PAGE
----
I was curious about this acquisition since the description of SpringSource’s rapid-deployment capabilities for new servers and virtualized applications sounded somewhat similar to the company EMC acquired earlier in the week, FastScale. But according to VMware CEO Paul Maritz in a Q&A session on Tuesday, “the two are only loosly in the same space. SpringSource is a level above [FastScale], thinking in terms of applications, rather than how they’re deployed in the infrastructure. They are complementary.”
Seanodes says it’s buddying up with IBM in Europe
Seanodes CEO Frank Gana says the iSCSI SAN vendor is in the midst of deployment with European customers on IBM’s BladeCenter servers. Keep an eye on this pairing – IBM has some iSCSI offerings, but nothing to directly compete with HP/LeftHand running on HP BladeSystem, which HP began offering this week as a VDI reference architecture.
Xsigo usurps Cisco in VMworld show floor demos?
An interesting new addition to demo hardware this year was “What’s under my hood?” signs next to the roaring machines in show floor booths. The one at VMware’s booth consisted of EMC storage, MDS servers, and…Xsigo I/O virtualization interconnects, rather than the more-hyped VCE approach. Cisco was hardly inconspicous, though. Massive UCS racks greeted attendees as soon as they came down the Moscone Center escalators to get to breakout and general sessions (photo below).
NetApp offers $1 million storage challenge
Building off their 50% storage reduction guarantee for VMware environment (see full story, including fine print), NetApp was offering customers $1 million worth of storage equipment in exchange for a chance to prove they can achieve the 50% reduction. NetApp Chief Marketing Officer Jay Kidd said in this case, the customer agrees to be a public reference for NetApp if the deal works out.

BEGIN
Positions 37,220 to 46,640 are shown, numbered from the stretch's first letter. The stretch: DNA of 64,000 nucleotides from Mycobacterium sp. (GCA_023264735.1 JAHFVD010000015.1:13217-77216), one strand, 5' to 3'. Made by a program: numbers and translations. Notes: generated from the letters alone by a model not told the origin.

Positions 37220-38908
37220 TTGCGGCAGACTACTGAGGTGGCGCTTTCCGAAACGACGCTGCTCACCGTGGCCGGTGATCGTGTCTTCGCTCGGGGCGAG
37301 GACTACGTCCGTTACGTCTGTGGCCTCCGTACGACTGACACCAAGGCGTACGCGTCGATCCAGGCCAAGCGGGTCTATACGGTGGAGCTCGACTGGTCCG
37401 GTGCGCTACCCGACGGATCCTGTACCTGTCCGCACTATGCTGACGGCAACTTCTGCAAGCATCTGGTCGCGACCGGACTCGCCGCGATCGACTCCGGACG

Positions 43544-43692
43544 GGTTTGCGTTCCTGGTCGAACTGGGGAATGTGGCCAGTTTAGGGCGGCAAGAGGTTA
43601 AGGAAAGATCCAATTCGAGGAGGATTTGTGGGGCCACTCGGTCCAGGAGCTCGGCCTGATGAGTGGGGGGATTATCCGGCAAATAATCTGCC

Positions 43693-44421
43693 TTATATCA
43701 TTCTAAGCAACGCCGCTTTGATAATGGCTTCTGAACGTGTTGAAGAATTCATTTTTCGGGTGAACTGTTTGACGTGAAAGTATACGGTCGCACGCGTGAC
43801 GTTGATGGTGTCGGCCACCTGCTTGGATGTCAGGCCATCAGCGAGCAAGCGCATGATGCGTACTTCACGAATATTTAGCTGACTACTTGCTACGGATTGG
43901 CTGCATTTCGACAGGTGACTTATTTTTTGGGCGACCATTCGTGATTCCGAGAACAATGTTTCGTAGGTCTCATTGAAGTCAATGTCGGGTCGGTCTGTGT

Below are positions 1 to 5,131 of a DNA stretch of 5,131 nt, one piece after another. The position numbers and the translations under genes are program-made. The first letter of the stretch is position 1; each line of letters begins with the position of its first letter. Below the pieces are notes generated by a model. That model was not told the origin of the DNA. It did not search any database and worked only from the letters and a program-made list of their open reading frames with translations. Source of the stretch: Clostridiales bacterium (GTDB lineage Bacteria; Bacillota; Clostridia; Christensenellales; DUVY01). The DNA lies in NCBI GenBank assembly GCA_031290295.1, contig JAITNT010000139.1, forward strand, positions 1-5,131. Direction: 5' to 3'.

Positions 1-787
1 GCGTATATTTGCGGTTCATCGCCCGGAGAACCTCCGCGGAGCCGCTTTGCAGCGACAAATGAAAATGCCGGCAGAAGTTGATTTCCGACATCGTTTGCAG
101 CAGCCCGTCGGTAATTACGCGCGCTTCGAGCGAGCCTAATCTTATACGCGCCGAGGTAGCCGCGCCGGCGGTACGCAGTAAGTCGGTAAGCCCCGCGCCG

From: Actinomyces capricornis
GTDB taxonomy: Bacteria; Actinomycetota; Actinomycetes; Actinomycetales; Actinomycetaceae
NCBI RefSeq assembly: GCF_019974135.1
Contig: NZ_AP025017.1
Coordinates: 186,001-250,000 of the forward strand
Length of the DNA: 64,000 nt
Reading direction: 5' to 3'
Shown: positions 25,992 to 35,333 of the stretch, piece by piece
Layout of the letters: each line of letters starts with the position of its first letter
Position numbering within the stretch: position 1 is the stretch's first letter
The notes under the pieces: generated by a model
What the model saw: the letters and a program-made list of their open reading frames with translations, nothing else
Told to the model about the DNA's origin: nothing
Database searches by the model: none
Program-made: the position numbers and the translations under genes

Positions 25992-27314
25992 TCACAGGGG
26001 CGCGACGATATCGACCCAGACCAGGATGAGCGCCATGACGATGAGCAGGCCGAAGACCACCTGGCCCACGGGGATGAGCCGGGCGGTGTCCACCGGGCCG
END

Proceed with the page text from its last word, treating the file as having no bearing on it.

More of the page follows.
Photos from VCE Distance VMotion session
VMware senior staff engineer Shudong Zhou, EMC VP of VMware technology alliance Chad Sakac, and Cisco manager of product marketing Balaji Sivasubramanian fill attendees in on the finer points of VMotion support.
Chad Sakac, aka Virtual Geek, previews EMC’s active-active storage plans
Read the news story here.
More storage news from VMWorld 2009:
- VMWorld 2009: storage vendors continue vSphere 4 product updates
- VMWorld 2009: VMware and Cisco support distance VMotion
- VMware CTO drops storage hints in futures keynote
- VMworld 2009: Storage admins grapple with growing VMware deployments
- VMware Site Recovery Manager to add support for NFS, multi-site failover
- EMC acquires FastScale, deepens connection with VMware
- VMworld 2009: Storage vendors showcase new vSphere 4 products
VMware Inc. CTO Steve Herrod (above) dropped hints about what’s to come from VMware’s vSphere and VMware Desktop Infrastructure (VDI) products in a keynote that opened VMworld’s Wednesday sessions.